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Sweet Sam


Let's be clear, I am no master of grief. I don't claim to tip the iceberg on a subject so deep as grief.

I was asked once, “Are you of the opinion grief makes one stronger”?

My answer.

“No, no I don't believe that to be remotely true. Grief may make one numb, but no strength has ever been gained by placing that many holes in a heart.”

In fact, I am of the opinion some people find it hard to love again. The fear of hurting that way again simply because you loved someone so much over-rides your ability to open yourself up to love.

I was also asked, ”Do you think one could process grief with out anger”.

My response.

“I can tell you I have not worked through my own grief. I blame it solely on not being able to get mad about it. It's the one stage I cant make myself tackle. For what ever reason, I can't get mad about it. I want to experience the anger. So my answer is no, you can't work through grief without expressing anger”.

I was then asked, “Do you think everyone has the opportunity to walk through all five stages of grief”?

My mind immediately went to a cold December Sunday thirty years ago. It was the Sunday before Christmas and just ten days before Sam Floyd turned 17.

For those of you not around thrifty years ago and fortunate enough to know Sam, he was absolutely precious. Your all-american good looking brilliant high school kid. The kind that parents were proud to call theirs, sisters wouldn't trade for the world, teachers wanted in their class, baseball coaches wanted on his team, and all the girls well you could just imagine. Sams smile alone would have taken him very far in life and he knew just how to use it.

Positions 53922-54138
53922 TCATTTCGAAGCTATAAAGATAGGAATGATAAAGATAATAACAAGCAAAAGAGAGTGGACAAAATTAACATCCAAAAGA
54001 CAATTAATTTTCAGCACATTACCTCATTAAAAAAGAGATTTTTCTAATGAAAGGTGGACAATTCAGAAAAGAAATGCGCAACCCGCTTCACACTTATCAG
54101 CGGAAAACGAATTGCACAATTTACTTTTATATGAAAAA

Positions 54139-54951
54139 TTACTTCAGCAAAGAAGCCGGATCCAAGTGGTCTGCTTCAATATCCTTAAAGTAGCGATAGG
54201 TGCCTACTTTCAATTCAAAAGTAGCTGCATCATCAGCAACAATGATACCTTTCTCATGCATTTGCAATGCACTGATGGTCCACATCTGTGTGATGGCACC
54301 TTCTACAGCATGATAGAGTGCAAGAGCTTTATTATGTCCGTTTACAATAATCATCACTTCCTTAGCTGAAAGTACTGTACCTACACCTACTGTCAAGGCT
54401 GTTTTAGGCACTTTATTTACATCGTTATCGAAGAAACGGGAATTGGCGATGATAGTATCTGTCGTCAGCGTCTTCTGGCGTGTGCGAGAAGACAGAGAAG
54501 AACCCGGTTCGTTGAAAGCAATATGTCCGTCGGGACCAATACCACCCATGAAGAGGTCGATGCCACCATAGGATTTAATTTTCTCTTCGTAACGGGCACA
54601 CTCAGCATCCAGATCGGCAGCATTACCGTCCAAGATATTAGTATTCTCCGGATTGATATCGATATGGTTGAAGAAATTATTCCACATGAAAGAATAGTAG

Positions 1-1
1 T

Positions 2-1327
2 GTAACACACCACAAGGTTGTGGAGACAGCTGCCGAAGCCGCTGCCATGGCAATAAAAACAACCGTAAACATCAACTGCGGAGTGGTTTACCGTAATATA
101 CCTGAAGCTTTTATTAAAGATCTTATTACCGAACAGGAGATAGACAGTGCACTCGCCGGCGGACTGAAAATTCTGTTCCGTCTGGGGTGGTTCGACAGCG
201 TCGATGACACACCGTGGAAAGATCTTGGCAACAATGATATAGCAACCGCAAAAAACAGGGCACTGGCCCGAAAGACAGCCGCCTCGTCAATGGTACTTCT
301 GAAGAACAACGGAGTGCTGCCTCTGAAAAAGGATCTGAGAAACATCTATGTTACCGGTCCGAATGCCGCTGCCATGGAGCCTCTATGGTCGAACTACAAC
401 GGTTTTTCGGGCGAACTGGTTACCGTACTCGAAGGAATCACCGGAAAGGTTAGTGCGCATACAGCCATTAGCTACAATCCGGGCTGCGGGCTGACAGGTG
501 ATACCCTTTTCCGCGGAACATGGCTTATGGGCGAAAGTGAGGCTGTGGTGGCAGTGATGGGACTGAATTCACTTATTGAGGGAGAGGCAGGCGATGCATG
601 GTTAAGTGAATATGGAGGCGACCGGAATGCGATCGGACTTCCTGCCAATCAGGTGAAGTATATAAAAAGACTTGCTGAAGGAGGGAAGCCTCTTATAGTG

I suppose the thing that stand out more than anything was the fact, that Sam Floyd was simply a sweetheart to all. A precious person.

I was merely an acquaintance of Sams but it was the first time for many of us local teenagers to realize we are not invincible and bad things really can happen.

There was no social media to post on. No cellphones to text or call from, yet news of Sam and Brians wreck spread like wild fire on a windy day.

Sam was gone and would never be

I remember as a sister lying awake at night trying to figure out how Joanna would ever make it. How devastated and hurt she must be losing her big brother like that. It was just days before Christmas and Sams's birthday. The holidays would never be the same for that dear family.

I remember wondering how Sam's girlfriend and friends would ever balance the pain of his absence with being strong for their surviving friend, Brian. Forced to supress anger for good manners. And well they should have.

Brian passed away just 10 short years later after a battle with cancer. It's been said he grieved himself to death after losing Sam.

So one can ask me all the questions they want about grief. I have no answers, and my heart goes out to Sam's friends and family who have no doubt struggled with it the past thirty years.

More than anything I would like Sam's family and friends to know, thirty years may have passed, but Sam will never be forgotten. He was just that kind of guy.


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